The distance between the charge Q1 and the place A is a, so the potential caused by the first charge in the place A is:

$\varphi_{1A}\,=\,\frac{1}{4 \pi \epsilon_0}\frac{Q_1}{a}$

The distance between the charge Q1 and the place B is b, so the potential in the place B is:

$\varphi_{1B}\,=\,\frac{1}{4 \pi \epsilon_0}\frac{Q_1}{b}$

The potential caused by the second point charge is analogous:

$\varphi_{2A}\,=\,\frac{1}{4 \pi \epsilon_0}\frac{Q_2}{b}$ $\varphi_{2B}\,=\,\frac{1}{4 \pi \epsilon_0}\frac{Q_2}{a}$

Let’s substitute these formulas into the equation (1) to get total electric potencial in the place A

$\varphi_A \,=\,\,\frac{1}{4 \pi \epsilon_0} \left(\frac{Q_1}{a} + \frac{Q_2}{b}\right)\tag{(*)}$

and into the equation (2) to get total potential in the place B.

$\varphi_B\,=\,\frac{1}{4 \pi \epsilon_0} \left(\frac{Q_1}{b} + \frac{Q_2}{a}\right)\tag{(**)}$
• #### Work enumeration

In previous sections we have mentioned that the work done by the electric force is proportional to the charge and to the difference of potentials in the starting point and the destination.

$W\,=\,Q_3\left( \varphi_A-\varphi_B\right)\tag{(*)}$

The potentials in places A and B we enumerated in previous section.

$\varphi_A \,=\,\,\frac{1}{4 \pi \epsilon_0} \left(\frac{Q_1}{a} + \frac{Q_2}{b}\right)$ $\varphi_B\,=\,\frac{1}{4 \pi \epsilon_0} \left(\frac{Q_1}{b} + \frac{Q_2}{a}\right)$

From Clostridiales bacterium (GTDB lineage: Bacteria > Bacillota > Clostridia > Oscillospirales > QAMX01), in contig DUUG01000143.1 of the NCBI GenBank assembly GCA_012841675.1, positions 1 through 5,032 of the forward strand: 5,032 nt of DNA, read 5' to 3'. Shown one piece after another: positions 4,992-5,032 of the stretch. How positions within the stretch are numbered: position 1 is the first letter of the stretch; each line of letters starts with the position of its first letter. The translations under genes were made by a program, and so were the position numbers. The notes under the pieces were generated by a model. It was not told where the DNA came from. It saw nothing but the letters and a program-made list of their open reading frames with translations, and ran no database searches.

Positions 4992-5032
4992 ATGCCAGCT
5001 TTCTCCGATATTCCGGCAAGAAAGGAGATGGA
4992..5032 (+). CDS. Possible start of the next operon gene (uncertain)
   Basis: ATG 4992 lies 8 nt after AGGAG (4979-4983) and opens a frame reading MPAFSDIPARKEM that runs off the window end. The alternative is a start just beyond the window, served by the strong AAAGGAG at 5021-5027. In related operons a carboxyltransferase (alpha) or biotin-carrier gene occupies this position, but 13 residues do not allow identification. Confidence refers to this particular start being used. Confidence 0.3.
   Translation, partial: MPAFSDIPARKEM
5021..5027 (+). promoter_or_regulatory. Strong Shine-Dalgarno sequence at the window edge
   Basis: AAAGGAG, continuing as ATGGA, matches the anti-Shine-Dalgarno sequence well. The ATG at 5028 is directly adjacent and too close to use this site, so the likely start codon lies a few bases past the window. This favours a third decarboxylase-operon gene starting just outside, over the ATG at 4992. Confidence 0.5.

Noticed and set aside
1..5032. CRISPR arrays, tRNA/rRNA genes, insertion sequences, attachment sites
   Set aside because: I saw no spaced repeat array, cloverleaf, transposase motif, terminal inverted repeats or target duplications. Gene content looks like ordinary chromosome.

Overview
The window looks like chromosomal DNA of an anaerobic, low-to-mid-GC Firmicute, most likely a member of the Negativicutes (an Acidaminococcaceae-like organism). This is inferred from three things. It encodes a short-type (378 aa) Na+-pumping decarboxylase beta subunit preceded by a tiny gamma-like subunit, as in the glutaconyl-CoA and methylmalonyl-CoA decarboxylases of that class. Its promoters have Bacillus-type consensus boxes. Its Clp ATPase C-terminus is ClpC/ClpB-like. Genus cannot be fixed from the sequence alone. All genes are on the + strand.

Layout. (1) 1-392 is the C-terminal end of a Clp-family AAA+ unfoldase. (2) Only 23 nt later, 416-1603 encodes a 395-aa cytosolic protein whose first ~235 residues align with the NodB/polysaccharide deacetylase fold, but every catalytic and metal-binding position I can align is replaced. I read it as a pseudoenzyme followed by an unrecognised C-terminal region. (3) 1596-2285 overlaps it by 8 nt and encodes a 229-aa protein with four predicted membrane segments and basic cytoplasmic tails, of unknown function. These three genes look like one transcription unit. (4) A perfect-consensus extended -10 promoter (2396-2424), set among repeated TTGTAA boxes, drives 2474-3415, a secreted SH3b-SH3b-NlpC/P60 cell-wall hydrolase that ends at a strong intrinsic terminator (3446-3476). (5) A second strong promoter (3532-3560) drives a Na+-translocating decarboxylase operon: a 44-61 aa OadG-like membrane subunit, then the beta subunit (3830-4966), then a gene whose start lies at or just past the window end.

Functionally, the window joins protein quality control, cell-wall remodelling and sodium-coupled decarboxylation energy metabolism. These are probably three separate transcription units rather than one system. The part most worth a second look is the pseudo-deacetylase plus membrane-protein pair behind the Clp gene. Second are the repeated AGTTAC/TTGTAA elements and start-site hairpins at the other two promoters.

Now we substitute these potentials into the formula (*) to get the work.

$W\,=\,\frac{Q_3}{4 \pi \epsilon_0}\left[ \left(\frac{Q_1}{a} + \frac{Q_2}{b}\right)- \left(\frac{Q_1}{b} + \frac{Q_2}{a}\right)\right]$

We have to simplyfy these expression. In the first step let’s group the fractions with the same determinators together.

$W\,=\,\frac{Q_3}{4 \pi \epsilon_0}\left( \frac{Q_1}{a} + \frac{Q_2}{b}- \frac{Q_1}{b} - \frac{Q_2}{a}\right)\,=\,\frac{Q_3}{4 \pi \epsilon_0}\left( \frac{Q_1-Q_2}{a} + \frac{Q_2-Q_1}{b} \right)$

Now we can modify the numerator of the second part to the same form as the first one.

$W\,=\,\frac{Q_3}{4 \pi \epsilon_0}\left( \frac{Q_1-Q_2}{a} - \frac{Q_1-Q_2}{b} \right)$

And finally we exclude the numerators.

$W\,=\,\frac{Q_3\left(Q_1-Q_2\right)}{4 \pi \epsilon_0}\left( \frac{1}{a} - \frac{1}{b} \right)$
• #### Numerical substitution

$a\,=\,15\,\mathrm{cm}\,=\,1{,}5{\cdot}10^{-1}\,\mathrm{m}$ $b\,=\,5\,\mathrm{cm}\,=\,5{\cdot}10^{-2}\,\mathrm{m}$ $Q_1\,=\,-5\,\mathrm{\mu C}\,=\,-5{\cdot}10^{-6}\,\mathrm{ C}$ $Q_2\,=\,+2\,\mathrm{\mu C}\,=\,+2{\cdot}10^{-6}\,\mathrm{ C}$ $Q_3\,=\,+3\,\mathrm{\mu C}\,=\,+3{\cdot}10^{-6}\,\mathrm{ C}$ $W\,=\,?\,\left(\mathrm{J}\right)$

From tables:

$\varepsilon_0\,=\,8{,}85{\cdot} 10^{-12}\,\mathrm{ C^2\,N^{-1}\,m^{-2}}$
$W\,=\,\frac{Q_3\left(Q_1-Q_2\right)}{4 \pi \epsilon_0} \,\left(\frac{1}{a} - \frac{1}{b} \right)$ $W\,=\,\frac{3{\cdot}10^{-6}\left(-5{\cdot}10^{-6}-2{\cdot}10^{-6}\right)}{4 \pi\cdot 8{,}85{\cdot} 10^{-12}} \,\cdot\left(\frac{1}{1{,}5{\cdot}10^{-3}} - \frac{1}{5{\cdot}10^{-2}} \right)\,\mathrm{J}$ $W\,=\,2{,}5 \, \mathrm{J}$
$W\,=\,\frac{Q_3\left(Q_1-Q_2\right)}{4 \pi \epsilon_0} \,\left(\frac{1}{a} - \frac{1}{b} \right)\,=\,2{,}5\,\mathrm{J}.$